On this warm weekend we are favored with a cool breath of fresh air from the likes of Matthew Lippman, via Michael Klein’s review of Lippman’s poetry collection, American Chew. Poems like these are refreshing in their honesty and bewitching simplicity—Lippman’s, in particular, “start outside the body,” Klein writes, “but they almost always end up inside it—gnawing at the conscious.”...more
Posts Tagged: country music
In 1975, Robert Altman’s Nashville hit the big screen and introduced American audiences to country and folk singer Ronee Blakley. Here, Blakley sits down for a chat about her Academy Award-nominated role, working with Altman, and her current stance as a feminist and activist....more
I can’t tell you how much these guys scared Nashville. Texans didn’t know who was boss.
Texas Monthly has a must-read oral history of the creation of a new type of country music in Austin in the ’70s.
Musicians like Steve Earle, Jerry Jeff, and, of course, Willie Nelson describe in their own words the moment when they smashed hippies and rednecks together and made magic....more
Why is it that despite country music’s overall conservatism and exaltation of rural, small-town culture, female country artists routinely write songs that would make a simple country farmer’s eyes bug out?
Why do the men sing about inoffensive, patriotic good times, while the women score hits with lyrics about murdering lovers?...more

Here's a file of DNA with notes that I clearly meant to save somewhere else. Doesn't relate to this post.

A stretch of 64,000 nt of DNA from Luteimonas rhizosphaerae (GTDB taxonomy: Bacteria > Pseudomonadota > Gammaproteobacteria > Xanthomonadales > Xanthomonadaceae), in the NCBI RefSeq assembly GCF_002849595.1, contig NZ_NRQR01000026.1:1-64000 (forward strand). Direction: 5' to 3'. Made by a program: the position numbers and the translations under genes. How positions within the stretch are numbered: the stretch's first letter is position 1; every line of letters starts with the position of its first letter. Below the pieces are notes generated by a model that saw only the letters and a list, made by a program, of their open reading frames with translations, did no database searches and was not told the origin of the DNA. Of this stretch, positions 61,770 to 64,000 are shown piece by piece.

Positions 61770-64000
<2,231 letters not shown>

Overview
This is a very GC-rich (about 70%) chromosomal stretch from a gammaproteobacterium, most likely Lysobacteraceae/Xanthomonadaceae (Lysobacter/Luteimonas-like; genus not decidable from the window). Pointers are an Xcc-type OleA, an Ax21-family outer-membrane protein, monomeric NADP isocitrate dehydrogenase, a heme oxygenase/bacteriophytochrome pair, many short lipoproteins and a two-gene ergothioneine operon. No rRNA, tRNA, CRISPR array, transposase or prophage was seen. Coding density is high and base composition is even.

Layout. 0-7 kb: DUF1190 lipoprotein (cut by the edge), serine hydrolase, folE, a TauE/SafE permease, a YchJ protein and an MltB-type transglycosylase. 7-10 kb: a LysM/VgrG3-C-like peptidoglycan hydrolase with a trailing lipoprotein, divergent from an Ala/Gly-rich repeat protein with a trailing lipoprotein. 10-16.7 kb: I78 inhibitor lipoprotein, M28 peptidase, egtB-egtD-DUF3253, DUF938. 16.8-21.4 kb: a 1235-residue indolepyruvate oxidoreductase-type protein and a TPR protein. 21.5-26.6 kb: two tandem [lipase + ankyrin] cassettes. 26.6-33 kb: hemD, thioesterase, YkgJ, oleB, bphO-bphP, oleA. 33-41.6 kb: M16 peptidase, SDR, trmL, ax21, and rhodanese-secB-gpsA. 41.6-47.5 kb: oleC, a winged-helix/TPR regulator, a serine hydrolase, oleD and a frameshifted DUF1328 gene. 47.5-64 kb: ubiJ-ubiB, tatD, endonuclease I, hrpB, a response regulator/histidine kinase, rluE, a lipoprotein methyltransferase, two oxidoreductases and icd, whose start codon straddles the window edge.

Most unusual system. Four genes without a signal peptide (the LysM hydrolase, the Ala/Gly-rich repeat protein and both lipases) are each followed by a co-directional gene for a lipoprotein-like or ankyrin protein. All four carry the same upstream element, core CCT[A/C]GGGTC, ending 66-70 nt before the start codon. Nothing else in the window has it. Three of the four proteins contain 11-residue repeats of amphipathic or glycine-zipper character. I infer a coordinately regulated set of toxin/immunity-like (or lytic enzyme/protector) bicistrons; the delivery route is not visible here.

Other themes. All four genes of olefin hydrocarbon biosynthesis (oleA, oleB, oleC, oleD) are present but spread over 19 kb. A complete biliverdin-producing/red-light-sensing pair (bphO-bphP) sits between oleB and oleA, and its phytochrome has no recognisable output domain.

In a lace-curtained living room of a cabin by the Greenbrier River, four men I had just met picked up a banjo, a guitar, a mandolin, and an upright bass and cracked my world open....more
Editor’s Note: We realize this breaks our “no pop” rule, but this essay was too good to pass up.
Darius Rucker is not Hootie. Instead, he’s Darius, the former lead singer of Hootie and the Blowfish, a band that since 1994 has sold more than sixteen million records....more
“Country music has fans wherever people are departing rural areas. In other words, worldwide. Turns out that the weeping tunes about better days can be understood even without understanding the lyrics.
That crying slide guitar is the perfect accompaniment for the universal nostalgia that millions of migrants experience in their new urban homes. They miss the countryside they recently left, and they can hear their own yearning for it in Kenny Rogers’s deep longing.”
Kevin Kelly on the international appeal of country music, as part of an essay on the reasons more people than ever before in history are choosing to live in urban areas, even when that means living in a slum....more